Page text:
He soon found himself doing twenty in the pen

When he got out he wanted to sob
He found that progress put him out of a job
The horse was “has been”
The auto now “in”
So for the rest of his days he was a miserable slob

© JW Thomas

Johnny Ringo: nothing like the legend

johnnyringo1

We buy fiction over fact,

not just the American way, but a human trait.

Do we think all tales are benign

an’ less interesting if we tell them straight?

“Johnny Ringo”

the name befits the legend told.

Chosen instead of his real name,

he was known to his kin as John Ringgold.

So many have claimed

he was the fastest gun of them all.

But when compared ta’ facts

none of the claims ever stand tall.

It’s assumed he was born in Missouri,

since it’s known that’s where he attended school.

He could read, write, an’ do figures,

which is far more than most gunmen could do.

He even loved ta’ quote Shakespeare,

which is quite rare as outlaws go.

So ignorance was not ta’ blame

fer’ how his life sank so low.

Yet somehow he never learned honor,

he would play both sides of the law.

While wearin’ a star, he’d still rustle cattle.

Can anyone claim that’s not a flaw?

But his tin time was brief,

it obviously cramped his style.

Cuz’ outlaws are the same everywhere,

they lack what it takes ta’ go the extra mile.

They want easy pickin’s, they don’t want ta’ work,

an’ they’d rather get drunk an’ get rowdy.

Pert’ near every shot that Ringo did fire

came after his brain was quite cloudy.

Like the bloke with the joke

at the expense of a filly passin’ by,

who Ringo pistol-whipped,

then shot in the neck, an’ left him ta’ die.

We also know of his time with the Clanton’s an’ McLowery’s

durin’ the time he was in Tombstone.

Though even then when he used his guns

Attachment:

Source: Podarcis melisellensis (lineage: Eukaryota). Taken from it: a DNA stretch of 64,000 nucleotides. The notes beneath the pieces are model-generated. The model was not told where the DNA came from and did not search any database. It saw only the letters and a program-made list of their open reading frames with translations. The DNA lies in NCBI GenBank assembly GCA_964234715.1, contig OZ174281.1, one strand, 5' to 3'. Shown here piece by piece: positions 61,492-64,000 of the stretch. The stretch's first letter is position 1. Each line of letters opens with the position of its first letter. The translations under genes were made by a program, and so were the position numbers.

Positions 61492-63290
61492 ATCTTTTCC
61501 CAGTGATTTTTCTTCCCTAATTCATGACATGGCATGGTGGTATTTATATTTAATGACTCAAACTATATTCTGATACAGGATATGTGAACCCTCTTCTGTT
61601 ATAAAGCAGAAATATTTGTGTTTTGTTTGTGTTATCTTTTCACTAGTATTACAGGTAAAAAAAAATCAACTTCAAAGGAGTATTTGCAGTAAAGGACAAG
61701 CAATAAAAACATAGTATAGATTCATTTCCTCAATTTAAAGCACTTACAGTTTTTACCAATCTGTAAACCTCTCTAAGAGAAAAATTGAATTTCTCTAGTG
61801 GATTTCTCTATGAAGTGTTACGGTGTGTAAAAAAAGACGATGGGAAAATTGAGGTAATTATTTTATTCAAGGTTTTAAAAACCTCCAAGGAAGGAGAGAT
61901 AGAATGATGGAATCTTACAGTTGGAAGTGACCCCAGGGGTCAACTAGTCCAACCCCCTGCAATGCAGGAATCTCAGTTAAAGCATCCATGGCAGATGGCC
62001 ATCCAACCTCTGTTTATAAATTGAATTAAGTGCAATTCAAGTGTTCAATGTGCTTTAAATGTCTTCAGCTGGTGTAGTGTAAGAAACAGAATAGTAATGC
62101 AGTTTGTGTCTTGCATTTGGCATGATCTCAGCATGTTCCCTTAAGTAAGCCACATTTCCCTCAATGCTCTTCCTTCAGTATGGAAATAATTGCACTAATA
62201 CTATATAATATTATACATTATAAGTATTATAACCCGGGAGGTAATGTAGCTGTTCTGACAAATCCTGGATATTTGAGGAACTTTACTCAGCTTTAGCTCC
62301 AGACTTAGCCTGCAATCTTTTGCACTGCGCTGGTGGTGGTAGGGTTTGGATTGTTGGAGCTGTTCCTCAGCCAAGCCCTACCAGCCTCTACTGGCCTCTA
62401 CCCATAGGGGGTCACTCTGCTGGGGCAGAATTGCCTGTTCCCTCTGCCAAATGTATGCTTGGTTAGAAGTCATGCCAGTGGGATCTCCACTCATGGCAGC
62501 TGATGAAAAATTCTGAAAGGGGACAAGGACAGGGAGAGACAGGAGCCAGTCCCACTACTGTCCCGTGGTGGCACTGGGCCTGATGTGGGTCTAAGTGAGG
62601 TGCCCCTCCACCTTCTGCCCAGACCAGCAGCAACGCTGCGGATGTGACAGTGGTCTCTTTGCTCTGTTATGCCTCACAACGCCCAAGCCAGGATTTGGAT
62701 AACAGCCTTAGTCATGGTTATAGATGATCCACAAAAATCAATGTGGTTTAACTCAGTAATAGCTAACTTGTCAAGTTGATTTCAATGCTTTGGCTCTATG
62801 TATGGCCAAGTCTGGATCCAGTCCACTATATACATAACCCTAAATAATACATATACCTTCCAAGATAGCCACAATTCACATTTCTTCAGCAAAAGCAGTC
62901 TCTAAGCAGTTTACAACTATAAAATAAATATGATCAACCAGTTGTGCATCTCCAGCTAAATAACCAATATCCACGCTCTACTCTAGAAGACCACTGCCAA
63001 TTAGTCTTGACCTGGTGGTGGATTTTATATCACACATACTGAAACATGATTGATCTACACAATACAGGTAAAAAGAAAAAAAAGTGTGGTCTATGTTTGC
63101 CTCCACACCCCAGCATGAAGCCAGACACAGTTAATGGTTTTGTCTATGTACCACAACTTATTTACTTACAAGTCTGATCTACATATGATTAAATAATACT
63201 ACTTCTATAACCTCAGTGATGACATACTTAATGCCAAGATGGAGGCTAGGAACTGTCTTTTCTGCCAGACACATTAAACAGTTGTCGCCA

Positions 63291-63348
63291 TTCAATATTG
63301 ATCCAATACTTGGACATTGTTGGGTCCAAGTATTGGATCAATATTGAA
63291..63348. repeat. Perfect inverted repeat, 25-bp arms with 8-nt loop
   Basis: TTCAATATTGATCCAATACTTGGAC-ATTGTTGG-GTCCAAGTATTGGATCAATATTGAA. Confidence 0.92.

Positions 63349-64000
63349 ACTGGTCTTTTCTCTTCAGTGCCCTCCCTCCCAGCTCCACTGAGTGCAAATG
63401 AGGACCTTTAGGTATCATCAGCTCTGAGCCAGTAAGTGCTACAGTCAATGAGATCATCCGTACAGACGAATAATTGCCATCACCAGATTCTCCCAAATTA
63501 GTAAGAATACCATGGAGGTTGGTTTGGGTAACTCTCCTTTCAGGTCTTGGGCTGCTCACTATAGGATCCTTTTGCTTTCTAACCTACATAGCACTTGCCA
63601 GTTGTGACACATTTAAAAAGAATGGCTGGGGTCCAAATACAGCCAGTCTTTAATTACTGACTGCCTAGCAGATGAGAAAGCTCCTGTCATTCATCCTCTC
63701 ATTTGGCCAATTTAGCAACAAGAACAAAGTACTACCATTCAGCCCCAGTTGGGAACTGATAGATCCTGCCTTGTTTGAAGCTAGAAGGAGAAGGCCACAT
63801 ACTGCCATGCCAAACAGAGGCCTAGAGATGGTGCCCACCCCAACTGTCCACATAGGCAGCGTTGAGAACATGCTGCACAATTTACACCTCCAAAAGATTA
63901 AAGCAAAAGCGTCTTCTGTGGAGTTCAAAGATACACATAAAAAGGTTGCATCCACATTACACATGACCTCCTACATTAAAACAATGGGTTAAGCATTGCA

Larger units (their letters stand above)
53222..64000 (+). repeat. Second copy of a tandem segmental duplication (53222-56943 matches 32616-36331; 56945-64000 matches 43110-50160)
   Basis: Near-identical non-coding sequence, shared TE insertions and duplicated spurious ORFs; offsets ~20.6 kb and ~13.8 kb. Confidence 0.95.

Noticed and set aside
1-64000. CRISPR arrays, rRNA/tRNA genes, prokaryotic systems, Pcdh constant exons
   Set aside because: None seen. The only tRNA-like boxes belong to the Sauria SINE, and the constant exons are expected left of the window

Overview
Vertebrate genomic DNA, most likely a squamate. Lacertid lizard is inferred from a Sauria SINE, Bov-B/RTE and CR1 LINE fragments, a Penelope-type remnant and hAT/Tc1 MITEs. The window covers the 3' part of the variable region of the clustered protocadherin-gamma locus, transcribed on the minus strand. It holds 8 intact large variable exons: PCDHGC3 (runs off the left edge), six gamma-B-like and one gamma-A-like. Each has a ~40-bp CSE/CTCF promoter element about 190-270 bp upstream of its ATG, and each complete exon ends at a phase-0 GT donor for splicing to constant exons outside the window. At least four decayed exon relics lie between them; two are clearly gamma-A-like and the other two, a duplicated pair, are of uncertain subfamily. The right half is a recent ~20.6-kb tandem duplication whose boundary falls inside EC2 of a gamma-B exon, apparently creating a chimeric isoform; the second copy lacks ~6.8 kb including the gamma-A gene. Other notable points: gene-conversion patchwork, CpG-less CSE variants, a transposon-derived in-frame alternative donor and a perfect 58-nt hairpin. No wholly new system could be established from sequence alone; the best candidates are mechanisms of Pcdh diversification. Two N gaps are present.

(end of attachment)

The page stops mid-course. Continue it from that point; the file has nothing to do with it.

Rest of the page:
he rarely acted alone.

It’s believed he was one of four men who

bushwhacked Virgil Earp, an’ perhaps Morgan, his brother.

An’ why the famed Wyatt Earp

sought revenge on Ringo, fer’ one or the other.

Though history’s not clear on the actual demise

of the not-so-infamous Johnny Ringo,

cuz’ two others lay claim to what Earp professed,

bringin’ down the outlaw with no soul.

Ringo’s body was found in Turkey Creek Canyon

in eighteen-eighty an’ two.

His scalp was removed, but not by an injun’

which adds ta’ the mystery too.

One bit of truth, when Ringo still lived,

that proves he was less of a man,

was the day of his arrest with John Wesley Hardin,

when shock an’ fear kept a gun from his hand.

One gimpy ol’ Ranger, “McNelly’s Bulldog,”

John Armstrong’s the title he bore,

held back deputies as he went ahead

ta’ take down the outlaw he swore.

The prize was Hardin, but he wasn’t alone,

four others around him did sit.

Mannen Clements, Bill Taylor, Jim Mann, an’ then Ringo,

all were suppose ta’ have grit.

Yet when the proceedings commenced

Hardin jumped first, followed quickly by young Jim Mann.

But Hardin was cold-cocked, an’ Mann was shot dead,

while Ringo an’ the others just sat on their cans.

Yes, Ringo did nothin’, fearstruck it would seem,

he never made a move ta’ draw steel.

Yep, this is the true man of legend,

how strange is the American ideal.

Take away the dark nights, an’ the back-shot advantage,

then pour out the whiskey he drank.

All you’d have left is a boy with a toy,

with no whiskey nerve his quick draw’s a blank.

johnnyringo2

 

© JW Thomas